Chris: What should a writer do to find out if they’re ready? And when they’re ready, what should their first move be?

Carrie: Again, if you’ve accomplished what I’ve mentioned above, you’re probably ready to submit. My recommendation: take that month while your novel is settling in the drawer to begin your agent research. That has to be your first step: research. It doesn’t do anyone any good for you to submit your novel blindly to one hundred agencies. So much information is available online now, finding an agent that aligns with your work is easier than ever. One bit of advice that I love to give: check the backs of your favorite books and see which agents are acknowledged there. Chances are, if you have five favorite writers, those you feel your work most resembles, or those writers you feel most influenced by, those agents are a good place to start. And of course, there’s nothing an agent loves more than his or her authors, so knowing that you like them, too, always hits a sweet spot. It also lets us know that you’ve done your research. I love to get queries from writers that say, this book by your author is one of my favorites and so I thought you’d like my novel. Don’t, however, throw in any name just to have it there. I’ll know that your work isn’t similar to a certain author when I start reading your manuscript and it’s nothing like that author’s book. For example, if that author writes literary fiction and your novel is a commercial thriller, it doesn’t bode well for your research. Along those lines, look at the genres each agent represents. If you have an amazing idea for a cookbook, that’s great, but don’t waste your time, a stamp, etc. sending it to me, because I simply won’t know what to do with it. There are agents for everything; you just have to look.

Chris: Can you describe what the “courting process” is between an agent and a writer? Any stories from personal experience you care to share?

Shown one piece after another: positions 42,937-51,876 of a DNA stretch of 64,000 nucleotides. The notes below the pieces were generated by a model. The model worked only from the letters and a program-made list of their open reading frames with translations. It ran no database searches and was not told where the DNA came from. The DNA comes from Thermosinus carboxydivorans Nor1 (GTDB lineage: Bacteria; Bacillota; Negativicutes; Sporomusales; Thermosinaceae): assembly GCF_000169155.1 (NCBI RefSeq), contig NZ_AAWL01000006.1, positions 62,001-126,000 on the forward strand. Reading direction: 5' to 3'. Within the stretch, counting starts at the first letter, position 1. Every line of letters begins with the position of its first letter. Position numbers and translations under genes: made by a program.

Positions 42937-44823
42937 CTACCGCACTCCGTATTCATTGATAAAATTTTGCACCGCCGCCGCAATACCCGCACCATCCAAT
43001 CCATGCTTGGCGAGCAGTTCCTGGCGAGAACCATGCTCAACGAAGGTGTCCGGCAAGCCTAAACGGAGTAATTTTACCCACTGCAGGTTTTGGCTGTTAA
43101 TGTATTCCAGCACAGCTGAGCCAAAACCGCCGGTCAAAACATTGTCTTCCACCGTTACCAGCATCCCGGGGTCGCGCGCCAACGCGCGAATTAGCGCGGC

Carrie: Well, I like flowers, chocolates, and Diet Wild Cherry Pepsi (you laugh, but it’s REALLY hard to find here!). But seriously, what you can expect is that you’ll query an agent, he or she will get back saying to send the full manuscript, or that it simply isn’t a good match. Once you’ve sent the manuscript: be patient. We read so much that to think you’ll get a response in a few days just isn’t reasonable. That’s not to say that you can’t ever follow-up with an agent, but I really wouldn’t suggest doing it before a month has passed. If I like your work, I’ll likely contact you with questions like, “Are you open to edits?” and give you a basic idea of what I’m thinking. Then, once we both decide that we’re on the same page, I’ll make an offer of representation and hope that you’ll accept! I suggest always mentioning in a query if you’re giving an exclusive look or whether you’re querying other agents, which of course is totally fine. I expect that you’re going out to several agents at once, because it does take time, and you don’t want two years to go by before you find an agent. If you do receive an offer of representation, get in touch with those other agents. Don’t simply fall off the radar. If an agent has taken the time to read your work, do the polite thing and let them know that you’ve had an offer. This also gives the agent a chance to offer you representation as well, and you may find that the second or third offer is actually a better fit. And it should be a good fit on both ends, so don’t be afraid to ask questions. Ideally, you’ll have one agent for your entire career, so choose wisely!